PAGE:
# Help Understanding Measure Theory definitions of expectations and densities

This is a bit of a continuation of my last post - I'm studying measure theory and probability and am trying to relate the definitions of expectations, pdf's and cdf's from a typical first year undergraduate probability course to the one's that use measure theory.

We begin with a probability space $$(\Omega,\mathcal{F},\mathbb{P})$$ and a random variable $$X:\Omega \rightarrow \mathbb{R}$$ which maps to the space $$(\mathbb{R},B(\mathbb{R}))$$, where $$B(\mathbb{R})$$ is the Borel $$\sigma$$-algebra on the real line.

We define the push forward measure of $$X$$ into $$(\mathbb{R},B(\mathbb{R}))$$ (also known as the Law of X or the Distribution of X) $$Q_X: B(\mathbb{R}) \rightarrow [0,1]$$, by $$Q_X(B) = \mathbb{P}(X^{-1}(B)) = \mathbb{P}(X \in B) = \mathbb{P}(\{\omega \in \Omega : X(\omega) \in B\})$$, for all $$B \in B(\mathbb{R})$$.

For some measurable function $$g:\mathbb{R} \rightarrow \mathbb{R}$$, we define the expectation as $$E(g(X)) = \int_{\Omega} g(X(\omega)) d\mathbb{P}(\omega)$$.

Letting $$x = X(\omega)$$, we apply the change of variables formula and obtain $$E(X) = \int_{\mathbb{R}} g(x) dQ_{X}(x)$$.

Now we assume that $$Q_X$$ is absolutely continuous with respect to some general measure $$\mu$$. So $$Q_X \ll \mu$$. Hence, provided that $$Q_X$$ and $$\mu$$ are $$\sigma$$-finite, by the Radon-Nikodym theorem, there exists some function $$f_X = \frac{dQ_X}{d\mu}$$, which we call the density of $$Q_x$$ with respect to $$\mu$$, such that $$Q_X(B) = \int_{B}f_X(\omega)d\mu(\omega)$$.

However, recall that $$Q_X(B) = \mathbb{P}(X \in B) = \int_B f_X d \mu$$. But also, $$\mathbb{P}(X \in B) = \mathbb{P}(X^{-1}(B)) = \int_{X^{-1}(B)}d\mathbb{P}$$.

Therefore we can write $$\mathbb{P}(X \in B) = \int_{X^{-1}(B)}d\mathbb{P} = \int_B f_X d\mu$$.

Also note that $$F_X(x) = Q_X((-\infty, x]) = \mathbb{P}(X \in (-\infty,x]) = \mathbb{P}(X \leq x)$$ is called the Distribution Function (CDF). This is just the pushforward measure applied to the set $$(-\infty,x]$$ for some $$x \in \mathbb{R}$$. Using the result above, this can be written as $$F_X(x) = \int^x_{-\infty}f_X d\mu$$.

Now that we have applied the Radon Nikodym theorem to the pushforward measure, $$Q_X$$, using some general reference measure $$\mu$$, we can instead apply it using the Lebesgue measure $$\lambda$$. We say that a random variable $$X$$ is continuous iff its pushforward measure is absolutely continuous with respect to the Lebesgue measure. That is, $$Q_X \ll \lambda$$. Assuming this to be the case, then we get the above results can be rewritten as follows:

$$Q_X(B) = \mathbb{P}(X \in B) = \int_B f_X(x) d\lambda(x)$$. Or using shorthand notation $$\mathbb{P}(X \in B) = \int_B f_X(x) dx$$, which is a common result from basic undergraduate first year probability courses.

Similarly, we get $$F_X(x) = \mathbb{P}(X \leq x) = \int^x_{-\infty}f_X(x) d\lambda(x)$$. Or using shorthand $$\mathbb{P}(X \leq x) = \int^x_{-\infty}f_X(x)dx$$, which is also a basic result.

Then the expectation of $$g(X)$$ is now $$E(g(X)) = \int_{\mathbb{R}}g(x)f_X(x)dx$$ (using shorthand notation for lebesgue measure integral), which is what we are taught in basic probability courses.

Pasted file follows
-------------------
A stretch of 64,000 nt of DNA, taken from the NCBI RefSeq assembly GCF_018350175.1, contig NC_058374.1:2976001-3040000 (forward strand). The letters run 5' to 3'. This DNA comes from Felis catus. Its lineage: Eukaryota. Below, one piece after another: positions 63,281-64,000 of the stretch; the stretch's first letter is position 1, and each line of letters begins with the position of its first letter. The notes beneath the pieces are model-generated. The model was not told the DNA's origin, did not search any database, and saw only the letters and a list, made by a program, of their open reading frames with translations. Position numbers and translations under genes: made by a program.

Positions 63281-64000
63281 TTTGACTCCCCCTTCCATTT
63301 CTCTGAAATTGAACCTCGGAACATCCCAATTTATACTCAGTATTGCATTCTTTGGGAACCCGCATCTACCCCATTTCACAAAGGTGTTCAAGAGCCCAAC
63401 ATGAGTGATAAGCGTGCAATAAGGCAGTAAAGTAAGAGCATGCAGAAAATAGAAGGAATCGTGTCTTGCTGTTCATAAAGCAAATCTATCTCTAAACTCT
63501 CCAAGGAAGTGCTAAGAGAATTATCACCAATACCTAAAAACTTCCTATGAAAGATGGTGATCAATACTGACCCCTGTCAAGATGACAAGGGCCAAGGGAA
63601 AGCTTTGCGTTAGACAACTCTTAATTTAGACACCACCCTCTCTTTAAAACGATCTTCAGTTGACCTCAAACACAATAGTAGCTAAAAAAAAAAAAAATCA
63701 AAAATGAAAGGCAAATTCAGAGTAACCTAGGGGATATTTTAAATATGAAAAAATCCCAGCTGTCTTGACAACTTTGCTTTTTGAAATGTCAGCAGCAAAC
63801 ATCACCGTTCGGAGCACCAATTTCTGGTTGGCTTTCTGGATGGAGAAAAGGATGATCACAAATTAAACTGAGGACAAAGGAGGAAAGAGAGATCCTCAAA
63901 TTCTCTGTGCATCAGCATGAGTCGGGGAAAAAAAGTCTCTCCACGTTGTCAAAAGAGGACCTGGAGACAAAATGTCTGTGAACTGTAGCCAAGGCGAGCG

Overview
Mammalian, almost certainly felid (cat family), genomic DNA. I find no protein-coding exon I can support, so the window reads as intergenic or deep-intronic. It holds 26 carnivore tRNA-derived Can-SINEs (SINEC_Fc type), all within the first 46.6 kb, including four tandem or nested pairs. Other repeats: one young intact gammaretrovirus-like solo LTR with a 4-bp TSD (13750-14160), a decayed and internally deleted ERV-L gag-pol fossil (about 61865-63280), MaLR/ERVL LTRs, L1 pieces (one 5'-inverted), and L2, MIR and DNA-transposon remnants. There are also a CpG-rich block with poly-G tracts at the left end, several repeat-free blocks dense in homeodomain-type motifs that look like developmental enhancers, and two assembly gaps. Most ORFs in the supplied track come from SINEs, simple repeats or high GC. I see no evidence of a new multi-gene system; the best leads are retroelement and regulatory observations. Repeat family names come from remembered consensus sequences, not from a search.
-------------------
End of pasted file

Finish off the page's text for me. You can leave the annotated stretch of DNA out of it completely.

My questions are the following:

1. In basic probability courses, we are taught that the PDF is the derivative of the CDF. That is $$f_X(x) = F_X'(x)$$. How can we show this result using a measure theoretic approach. Is this related to the fact that the pushforward measure $$Q_X$$ is entirely characterised by the CDF $$F_X$$?

2. Generally in basic probability classes, we are given the "name of a distribution" as well as its PDF. For example the Gaussian Distribution with pdf $$f_X(x) = \frac{1}{\sigma \sqrt{2 \pi}}e^{-\frac{1}{2}(\frac{x-\mu}{\sigma})^2}$$. So does this mean that we don't actually care about the pushforward measure $$Q_X$$ itself? Does the word "distribution" in Gaussian Distribution refer to the distribution $$Q_X$$? So when we refer to a random variable $$X$$ we usually just refer to its pushforward measure?

3. What exactly is the relation between the distribution $$Q_X$$ and the density $$f_X$$? Can you get one from the other? For example given the density of the Gaussian random variable, can we always find its pushforward measure? Are we even interested in this?

4. What do you do if your pushforward measure is not absolutely continuous with respect to the Lebesgue measure? Does this mean that the random variable just does not have a density (although it always has a distribution $$Q_X$$)?

Sorry if these are quite basic or silly questions. Thanks in advance.

• You can use \ll and \gg to obtain $\nu\ll\mu$ and $\mu\gg\nu$ Commented Jul 4, 2023 at 19:49

To Question 1), any non-decreasing right continuous $$F:\mathbb R \to [0,1]$$ with $$F(-\infty) = 1-F(\infty) = 0$$ gives rise to a unique probability measure $$\mu_F$$ on $$(\mathbb R,\mathcal B(\mathbb R))$$ with $$\mu_F (-\infty,t] = F(t)$$. If $$\mu_F \ll \mathrm{Leb}$$, then $$\mu_F$$ has a Radon-Nikodym derivative $$f$$, and thus one has $$F(x)=\mu_F(-\infty,x] = \int_{-\infty}^x f(t)\,dt$$ Moreover, the fundamental theorem of calculus for Lebesgue integrals gives $$F'(x) = f(x)$$ For more details, see for example chapter 3 of Folland's Real Analysis, or chapter 1 of Varadhan's Probability Theory.

To Question 2)

I believe you are asking about whether or not the underlying probability space $$(\Omega,\mathcal F,P)$$ is always left as abstract. In general, yes, though there are special cases to the contrary. When working with real-valued discrete time Markov processes, it is convenient to have $$(\Omega,\mathcal F) = (\mathbb R^{\mathbb N},\mathcal B(\mathbb R^{\mathbb N}))$$ so that one can work with shift operators. Here the $$\sigma$$-algebra is the cylindrical one.